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Protesters demonstrating against the military coup in Yangon, Myanmar, on March 27. Photo: Anadolu Agency via Getty Images

Myanmar security forces on Saturday killed more than 100 people, including children, during anti-coup protests, several news agencies reported.

Why it matters: It's the bloodiest day of protests since the military last month overthrew the country's democratically elected government and comes as Myanmar’s military celebrates the annual Armed Forces Day holiday with a parade in the country's capital, Naypyidaw.

Context: Protesters have rallied in cities across the country for almost two months, demanding that democracy be restored.

  • The military junta now running the country has repeatedly used lethal force against civilians to maintain power.

What they're saying: During the armed forces parade, Senior Gen. Min Aung Hlaing, the chief of the junta now in control of the country, claimed that the military would protect the people and strive for democracy, according to Reuters.

  • However, state television warned protesters on Friday night that they risked being shot “in the head and back” if they demonstrated during the national holiday.
  • "We are receiving reports of scores killed, incl. children, 100s injured across 40 locations, & mass arrests," the United Nations Human Rights office tweeted Saturday. "This violence is compounding the illegitimacy of the coup & the culpability of its leaders."

U.S. Ambassador Thomas Vajda said in a statement Saturday that "security forces are murdering unarmed civilians, including children, the very people they swore to protect."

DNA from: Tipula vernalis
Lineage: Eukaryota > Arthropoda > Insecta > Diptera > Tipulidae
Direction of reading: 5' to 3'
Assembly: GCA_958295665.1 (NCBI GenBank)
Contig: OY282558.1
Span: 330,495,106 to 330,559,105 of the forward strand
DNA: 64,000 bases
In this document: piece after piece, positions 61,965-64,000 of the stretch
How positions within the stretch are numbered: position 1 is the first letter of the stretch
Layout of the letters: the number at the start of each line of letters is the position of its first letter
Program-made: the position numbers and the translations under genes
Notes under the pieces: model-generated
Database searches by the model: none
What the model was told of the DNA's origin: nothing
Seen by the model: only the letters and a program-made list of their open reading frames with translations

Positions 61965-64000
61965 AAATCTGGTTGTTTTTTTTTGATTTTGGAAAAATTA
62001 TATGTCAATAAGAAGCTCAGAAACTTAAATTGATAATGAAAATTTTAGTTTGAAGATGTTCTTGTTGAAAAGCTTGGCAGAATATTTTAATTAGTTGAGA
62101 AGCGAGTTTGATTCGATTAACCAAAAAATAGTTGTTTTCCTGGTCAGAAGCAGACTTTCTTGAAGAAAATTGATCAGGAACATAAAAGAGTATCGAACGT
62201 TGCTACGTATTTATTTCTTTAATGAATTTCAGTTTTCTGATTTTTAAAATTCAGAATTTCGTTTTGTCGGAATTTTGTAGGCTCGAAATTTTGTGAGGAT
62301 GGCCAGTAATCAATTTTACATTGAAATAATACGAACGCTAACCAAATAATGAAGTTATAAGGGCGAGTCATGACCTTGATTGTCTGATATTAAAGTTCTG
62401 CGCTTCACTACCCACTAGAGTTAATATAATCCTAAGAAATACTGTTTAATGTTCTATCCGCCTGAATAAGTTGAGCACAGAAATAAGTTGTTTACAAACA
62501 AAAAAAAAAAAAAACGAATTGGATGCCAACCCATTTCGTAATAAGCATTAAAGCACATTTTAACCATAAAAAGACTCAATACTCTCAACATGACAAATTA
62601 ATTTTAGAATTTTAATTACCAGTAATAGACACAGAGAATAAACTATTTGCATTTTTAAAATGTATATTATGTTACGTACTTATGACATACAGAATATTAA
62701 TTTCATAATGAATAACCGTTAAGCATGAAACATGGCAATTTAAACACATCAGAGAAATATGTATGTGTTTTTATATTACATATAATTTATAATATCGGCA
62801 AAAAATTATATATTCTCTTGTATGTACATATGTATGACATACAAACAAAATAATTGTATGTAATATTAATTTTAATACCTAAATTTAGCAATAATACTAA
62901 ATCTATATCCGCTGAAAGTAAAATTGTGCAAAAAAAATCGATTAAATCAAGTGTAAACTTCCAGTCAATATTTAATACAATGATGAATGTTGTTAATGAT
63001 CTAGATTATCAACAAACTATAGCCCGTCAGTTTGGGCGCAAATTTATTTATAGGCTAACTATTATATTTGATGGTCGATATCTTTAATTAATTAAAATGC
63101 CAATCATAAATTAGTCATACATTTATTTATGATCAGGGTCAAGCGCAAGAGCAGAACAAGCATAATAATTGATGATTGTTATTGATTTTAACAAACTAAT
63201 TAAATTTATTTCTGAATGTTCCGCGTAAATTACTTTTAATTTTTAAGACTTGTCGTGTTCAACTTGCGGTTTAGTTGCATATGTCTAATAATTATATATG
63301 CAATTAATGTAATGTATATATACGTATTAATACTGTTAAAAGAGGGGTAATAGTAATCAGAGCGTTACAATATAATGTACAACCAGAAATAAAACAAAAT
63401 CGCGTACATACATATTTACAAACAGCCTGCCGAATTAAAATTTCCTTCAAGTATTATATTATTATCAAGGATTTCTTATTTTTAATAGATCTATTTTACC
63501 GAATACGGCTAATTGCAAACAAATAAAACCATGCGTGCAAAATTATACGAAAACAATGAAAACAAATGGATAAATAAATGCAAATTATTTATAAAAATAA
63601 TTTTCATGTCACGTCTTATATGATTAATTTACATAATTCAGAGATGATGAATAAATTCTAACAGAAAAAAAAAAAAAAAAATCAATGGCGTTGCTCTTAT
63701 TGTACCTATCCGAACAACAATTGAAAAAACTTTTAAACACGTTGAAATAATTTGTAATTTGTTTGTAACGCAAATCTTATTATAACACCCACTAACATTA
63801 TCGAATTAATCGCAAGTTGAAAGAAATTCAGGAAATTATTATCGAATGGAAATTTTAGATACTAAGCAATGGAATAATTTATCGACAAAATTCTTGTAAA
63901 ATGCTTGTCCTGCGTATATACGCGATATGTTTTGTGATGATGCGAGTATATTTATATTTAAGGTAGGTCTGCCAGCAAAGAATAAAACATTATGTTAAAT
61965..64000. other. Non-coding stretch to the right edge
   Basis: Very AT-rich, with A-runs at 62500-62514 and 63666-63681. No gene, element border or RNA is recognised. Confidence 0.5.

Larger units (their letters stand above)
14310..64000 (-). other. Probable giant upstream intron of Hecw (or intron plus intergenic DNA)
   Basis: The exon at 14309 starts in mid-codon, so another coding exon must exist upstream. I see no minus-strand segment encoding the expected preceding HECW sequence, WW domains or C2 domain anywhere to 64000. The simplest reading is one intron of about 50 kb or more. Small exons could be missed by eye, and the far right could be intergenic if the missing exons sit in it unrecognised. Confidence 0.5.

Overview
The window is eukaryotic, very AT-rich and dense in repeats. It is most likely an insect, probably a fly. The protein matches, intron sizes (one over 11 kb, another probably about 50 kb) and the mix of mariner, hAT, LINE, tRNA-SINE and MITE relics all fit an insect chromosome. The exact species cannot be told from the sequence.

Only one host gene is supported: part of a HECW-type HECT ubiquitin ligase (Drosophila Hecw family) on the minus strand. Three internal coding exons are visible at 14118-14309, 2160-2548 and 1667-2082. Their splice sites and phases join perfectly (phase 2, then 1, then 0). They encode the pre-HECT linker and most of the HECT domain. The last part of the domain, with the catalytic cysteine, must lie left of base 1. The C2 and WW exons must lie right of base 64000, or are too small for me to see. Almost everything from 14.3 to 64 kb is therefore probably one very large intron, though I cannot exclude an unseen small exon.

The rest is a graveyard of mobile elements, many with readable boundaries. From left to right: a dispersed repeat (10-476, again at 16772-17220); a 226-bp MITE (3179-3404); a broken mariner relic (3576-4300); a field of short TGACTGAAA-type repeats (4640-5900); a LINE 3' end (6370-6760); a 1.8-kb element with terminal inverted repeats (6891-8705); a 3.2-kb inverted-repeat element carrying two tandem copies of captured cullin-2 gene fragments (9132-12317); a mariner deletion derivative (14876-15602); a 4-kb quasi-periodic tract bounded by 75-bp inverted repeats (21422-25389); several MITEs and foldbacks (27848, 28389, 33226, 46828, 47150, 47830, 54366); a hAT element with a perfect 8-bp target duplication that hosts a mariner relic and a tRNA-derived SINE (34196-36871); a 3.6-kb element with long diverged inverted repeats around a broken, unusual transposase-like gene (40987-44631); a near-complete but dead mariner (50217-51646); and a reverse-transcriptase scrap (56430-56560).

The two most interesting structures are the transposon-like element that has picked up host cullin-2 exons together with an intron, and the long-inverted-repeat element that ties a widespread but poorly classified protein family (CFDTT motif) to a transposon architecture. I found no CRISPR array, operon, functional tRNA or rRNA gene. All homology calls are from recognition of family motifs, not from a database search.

• "This bloodshed is horrifying. These are not the actions of a professional military or police force," he added.
  • "Myanmar’s people have spoken clearly: they do not want to live under military rule. We call for an immediate end to the violence and the restoration of the democratically elected government."

The big picture: The deaths on Saturday increase the number of civilians reported killed by security forces since the coup to well over 400.

Editor's note: This story has been updated throughout.

Go deeper

House panel advances bill to curb presidential war powers in Iraq

Photo: Chip Somodevilla/Getty Images

The House Foreign Affairs Committee on Thursday approved a resolution to repeal Congress' 2002 Authorization for the Use of Military Force in Iraq, sending the measure to the full chamber for consideration.

Why it matters: The effort to repeal the AUMF — a longtime priority for members on both sides of the aisle — is expected to have widespread support among lawmakers. And for the first time, it has an amenable president in Joe Biden, according to Politico.

Federal judge says Florida ban on "sanctuary cities" racially motivated

Florida Gov. Ron DeSantis. Photo: Joe Raedle/Getty Images

A federal judge on Tuesday struck down parts of a Florida law aimed at banning local governments from establishing "sanctuary city" policies, arguing in part that the law is racially motivated and that it has the support of hate groups.

Why it matters: In a 110-page ruling issued Tuesday, U.S. District Judge Beth Bloom said the law — signed and championed by Gov. Ron DeSantis (R) — violates the Constitution's Equal Protection Clause because it was adopted with discriminatory motives.

Biden steps into the breach

Sen. Joe Manchin heads to a meeting with President Biden today. Photo: Kevin Dietsch/Getty Images

President Biden ramped up the pressure on his fellow Democrats Wednesday, calling a series of lawmakers to the White House in the hope of ending infighting and getting them in line.

Why it matters: Divisions within the party are threatening to derail Biden's top priorities. After several weeks of letting negotiations play out, the president is finally asserting his power to ensure his own party doesn't block his agenda.